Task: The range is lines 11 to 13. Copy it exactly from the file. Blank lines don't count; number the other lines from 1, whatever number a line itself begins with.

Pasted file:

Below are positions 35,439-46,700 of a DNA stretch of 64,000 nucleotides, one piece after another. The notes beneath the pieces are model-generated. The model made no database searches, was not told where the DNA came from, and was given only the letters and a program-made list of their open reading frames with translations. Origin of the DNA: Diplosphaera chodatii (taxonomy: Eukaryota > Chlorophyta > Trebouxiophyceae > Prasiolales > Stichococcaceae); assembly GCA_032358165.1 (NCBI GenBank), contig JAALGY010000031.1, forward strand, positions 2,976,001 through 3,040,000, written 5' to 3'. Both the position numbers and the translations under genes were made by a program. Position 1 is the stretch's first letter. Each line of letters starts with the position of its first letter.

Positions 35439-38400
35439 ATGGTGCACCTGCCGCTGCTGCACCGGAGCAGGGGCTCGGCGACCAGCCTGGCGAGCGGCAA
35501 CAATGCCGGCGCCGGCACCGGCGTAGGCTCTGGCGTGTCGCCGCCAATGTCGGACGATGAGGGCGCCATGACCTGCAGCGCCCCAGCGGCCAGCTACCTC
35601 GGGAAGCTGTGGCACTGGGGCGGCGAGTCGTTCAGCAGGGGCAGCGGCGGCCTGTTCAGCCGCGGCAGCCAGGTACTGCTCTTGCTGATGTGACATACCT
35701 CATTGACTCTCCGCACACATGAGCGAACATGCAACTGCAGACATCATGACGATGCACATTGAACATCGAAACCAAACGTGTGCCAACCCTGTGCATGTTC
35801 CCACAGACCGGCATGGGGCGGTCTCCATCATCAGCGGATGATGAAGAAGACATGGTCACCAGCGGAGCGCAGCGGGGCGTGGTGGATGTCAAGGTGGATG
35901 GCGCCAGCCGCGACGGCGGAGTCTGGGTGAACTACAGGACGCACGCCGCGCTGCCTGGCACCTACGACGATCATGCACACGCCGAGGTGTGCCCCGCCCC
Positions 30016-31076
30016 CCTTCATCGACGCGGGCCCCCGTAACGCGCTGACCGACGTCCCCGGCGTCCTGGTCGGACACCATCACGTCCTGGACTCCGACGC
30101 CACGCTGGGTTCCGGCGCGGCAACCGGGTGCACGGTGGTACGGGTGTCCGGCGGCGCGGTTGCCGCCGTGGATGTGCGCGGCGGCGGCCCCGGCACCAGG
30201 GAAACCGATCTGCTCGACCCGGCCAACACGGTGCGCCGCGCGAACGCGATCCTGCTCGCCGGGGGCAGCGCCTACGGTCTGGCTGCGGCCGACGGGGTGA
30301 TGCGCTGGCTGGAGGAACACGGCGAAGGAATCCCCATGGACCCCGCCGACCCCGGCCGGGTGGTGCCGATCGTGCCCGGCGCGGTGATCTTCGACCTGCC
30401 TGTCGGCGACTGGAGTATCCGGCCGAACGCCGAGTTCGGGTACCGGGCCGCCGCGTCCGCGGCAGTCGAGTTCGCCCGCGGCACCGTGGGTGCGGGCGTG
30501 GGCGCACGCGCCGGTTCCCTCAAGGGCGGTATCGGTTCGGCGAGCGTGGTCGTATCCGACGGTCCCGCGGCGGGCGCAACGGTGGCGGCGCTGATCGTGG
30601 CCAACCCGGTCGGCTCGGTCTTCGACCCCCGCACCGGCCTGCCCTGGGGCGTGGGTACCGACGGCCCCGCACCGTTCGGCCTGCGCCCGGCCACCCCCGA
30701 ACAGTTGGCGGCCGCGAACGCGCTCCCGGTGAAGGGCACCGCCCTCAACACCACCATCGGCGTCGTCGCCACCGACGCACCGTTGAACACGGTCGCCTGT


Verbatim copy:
30101 CACGCTGGGTTCCGGCGCGGCAACCGGGTGCACGGTGGTACGGGTGTCCGGCGGCGCGGTTGCCGCCGTGGATGTGCGCGGCGGCGGCCCCGGCACCAGG
30201 GAAACCGATCTGCTCGACCCGGCCAACACGGTGCGCCGCGCGAACGCGATCCTGCTCGCCGGGGGCAGCGCCTACGGTCTGGCTGCGGCCGACGGGGTGA
30301 TGCGCTGGCTGGAGGAACACGGCGAAGGAATCCCCATGGACCCCGCCGACCCCGGCCGGGTGGTGCCGATCGTGCCCGGCGCGGTGATCTTCGACCTGCC